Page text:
All too often people praise someone on their team by saying something like, “Bob, you did a good job today.”
What exactly does this mean? How will the employee interpret it? What was the specific performance that deserved the recognition?
It is important that you are specific when providing positive reinforcement. For example, an employee has just dealt with a customer who was irate upon entering the store but left smiling and satisfied. You could say something like, “Excellent work, Mark. You did an excellent job calming down that customer.”

2. Communicate it clearly and sincerely.
A challenge that is faced by many managers is that they are uncomfortable proving praise to their team. The result? They aren’t clear when discussing positive performance with an individual. They ramble on too long or hide the praise in filler words such as “um” and “ah”. The employee then hears a message that is confusing and difficult to understand. This means that the positive reinforcement will not have as much impact as you intend. Learn to be direct when praising an individual or group of individuals. “Jill, I wanted to thank-you for coming in on your day off to cover for John.”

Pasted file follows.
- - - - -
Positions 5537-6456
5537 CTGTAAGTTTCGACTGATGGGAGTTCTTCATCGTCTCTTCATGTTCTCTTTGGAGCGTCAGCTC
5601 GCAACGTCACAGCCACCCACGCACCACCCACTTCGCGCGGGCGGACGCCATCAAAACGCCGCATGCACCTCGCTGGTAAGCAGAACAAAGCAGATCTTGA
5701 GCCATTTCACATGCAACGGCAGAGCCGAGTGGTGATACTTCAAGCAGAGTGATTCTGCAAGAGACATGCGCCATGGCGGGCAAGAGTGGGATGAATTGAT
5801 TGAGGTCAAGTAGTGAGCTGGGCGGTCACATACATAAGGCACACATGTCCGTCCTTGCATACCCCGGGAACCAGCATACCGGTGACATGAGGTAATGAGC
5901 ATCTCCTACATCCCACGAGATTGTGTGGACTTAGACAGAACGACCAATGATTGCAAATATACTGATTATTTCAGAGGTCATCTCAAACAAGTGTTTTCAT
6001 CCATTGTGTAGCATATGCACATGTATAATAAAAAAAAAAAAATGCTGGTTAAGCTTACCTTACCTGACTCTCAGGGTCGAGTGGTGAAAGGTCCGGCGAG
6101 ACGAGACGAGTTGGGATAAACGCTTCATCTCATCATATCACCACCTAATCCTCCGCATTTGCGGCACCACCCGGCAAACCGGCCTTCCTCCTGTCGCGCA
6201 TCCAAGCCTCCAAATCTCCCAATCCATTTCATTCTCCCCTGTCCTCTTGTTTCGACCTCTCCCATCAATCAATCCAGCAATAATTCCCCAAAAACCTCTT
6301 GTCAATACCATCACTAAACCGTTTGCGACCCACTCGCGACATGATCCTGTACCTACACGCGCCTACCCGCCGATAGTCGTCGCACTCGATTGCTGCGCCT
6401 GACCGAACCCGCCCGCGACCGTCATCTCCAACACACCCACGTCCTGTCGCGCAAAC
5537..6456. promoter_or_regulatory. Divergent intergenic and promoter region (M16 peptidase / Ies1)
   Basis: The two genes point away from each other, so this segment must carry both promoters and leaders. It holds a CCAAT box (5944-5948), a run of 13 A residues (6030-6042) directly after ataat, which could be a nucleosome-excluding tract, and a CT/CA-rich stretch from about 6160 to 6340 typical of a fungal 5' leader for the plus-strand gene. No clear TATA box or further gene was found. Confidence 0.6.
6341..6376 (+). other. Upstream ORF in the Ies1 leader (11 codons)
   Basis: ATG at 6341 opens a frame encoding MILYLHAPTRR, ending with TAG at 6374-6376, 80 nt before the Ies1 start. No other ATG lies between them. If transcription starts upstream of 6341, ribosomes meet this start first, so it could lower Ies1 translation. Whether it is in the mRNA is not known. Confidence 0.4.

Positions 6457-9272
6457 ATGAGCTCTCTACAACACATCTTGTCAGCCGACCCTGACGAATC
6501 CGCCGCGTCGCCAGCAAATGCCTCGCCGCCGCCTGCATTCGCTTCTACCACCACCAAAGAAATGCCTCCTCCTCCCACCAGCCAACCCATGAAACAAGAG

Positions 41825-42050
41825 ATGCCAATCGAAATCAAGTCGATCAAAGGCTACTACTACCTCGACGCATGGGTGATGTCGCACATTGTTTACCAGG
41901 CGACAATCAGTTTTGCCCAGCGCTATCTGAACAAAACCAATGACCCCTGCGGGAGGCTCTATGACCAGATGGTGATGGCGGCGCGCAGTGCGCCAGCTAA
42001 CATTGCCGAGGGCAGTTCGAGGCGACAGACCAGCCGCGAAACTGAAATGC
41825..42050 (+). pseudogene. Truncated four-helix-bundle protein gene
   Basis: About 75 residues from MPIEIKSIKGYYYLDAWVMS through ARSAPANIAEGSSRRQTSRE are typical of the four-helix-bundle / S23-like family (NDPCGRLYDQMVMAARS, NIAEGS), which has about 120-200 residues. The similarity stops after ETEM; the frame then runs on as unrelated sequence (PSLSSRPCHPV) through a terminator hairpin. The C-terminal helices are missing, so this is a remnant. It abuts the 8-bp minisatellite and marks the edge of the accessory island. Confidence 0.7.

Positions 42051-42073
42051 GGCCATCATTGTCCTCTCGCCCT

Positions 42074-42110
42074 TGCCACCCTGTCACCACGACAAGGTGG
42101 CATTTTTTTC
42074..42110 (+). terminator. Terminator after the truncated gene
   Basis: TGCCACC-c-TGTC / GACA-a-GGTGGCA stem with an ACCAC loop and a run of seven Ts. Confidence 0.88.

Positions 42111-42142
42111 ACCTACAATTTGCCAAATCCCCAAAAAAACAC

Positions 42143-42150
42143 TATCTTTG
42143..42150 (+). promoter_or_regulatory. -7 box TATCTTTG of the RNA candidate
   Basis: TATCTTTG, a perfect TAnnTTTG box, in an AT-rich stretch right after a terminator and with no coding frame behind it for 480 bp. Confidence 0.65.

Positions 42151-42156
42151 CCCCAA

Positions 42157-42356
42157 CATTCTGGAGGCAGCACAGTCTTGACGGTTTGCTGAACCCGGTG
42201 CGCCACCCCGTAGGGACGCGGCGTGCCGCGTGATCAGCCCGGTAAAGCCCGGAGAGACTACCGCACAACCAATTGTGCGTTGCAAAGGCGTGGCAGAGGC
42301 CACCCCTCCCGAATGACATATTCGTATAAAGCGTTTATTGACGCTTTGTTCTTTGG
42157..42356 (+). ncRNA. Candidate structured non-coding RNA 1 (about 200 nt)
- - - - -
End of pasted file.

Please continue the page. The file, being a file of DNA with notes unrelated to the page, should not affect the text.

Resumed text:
3. Acknowledge the commitment and effort.
When you praise an employee’s performance acknowledge their effort and commitment; that is, how hard they worked and how involved they were with it. For example, if an individual worked later because it was busy you could say, “Karen, thanks for sticking around tonight. I appreciate the extra effort you made to ensure that our customers were well taken care of.”
4. Ensure it is timely
When you praise an employee, ensure that it is timely. Praise the performance as soon as you are aware that it deserves recognition. If too much time elapses the individual may perceive the praise as an afterthought and it will have little, if any, positive impact. Managers frequently see an opportunity to provide positive reinforcement and, because they are busy at the moment, chose to tell the employee later. Unfortunately, what happens is that they get caught up in the day-to-day challenges and pressures of running a retail organization and they inadvertently forget to talk to the individual. The The consequence is an employee who performed well but didn’t receive recognition. This, in
turn, can cause their future performance to deteriorate or decline.
One of the challenges many managers face when it comes time to praise employees is that they are uncomfortable providing this recognition. If this describes you, try this approach:
On paper, write down what you want to say to your employee. It shouldn’t be any more than two or three lines. In other words, keep it brief. Once you have completed this practice verbally stating the praise. This will increase your comfort level and help you deliver the compliment more effectively. Then, provide the recognition to your team member.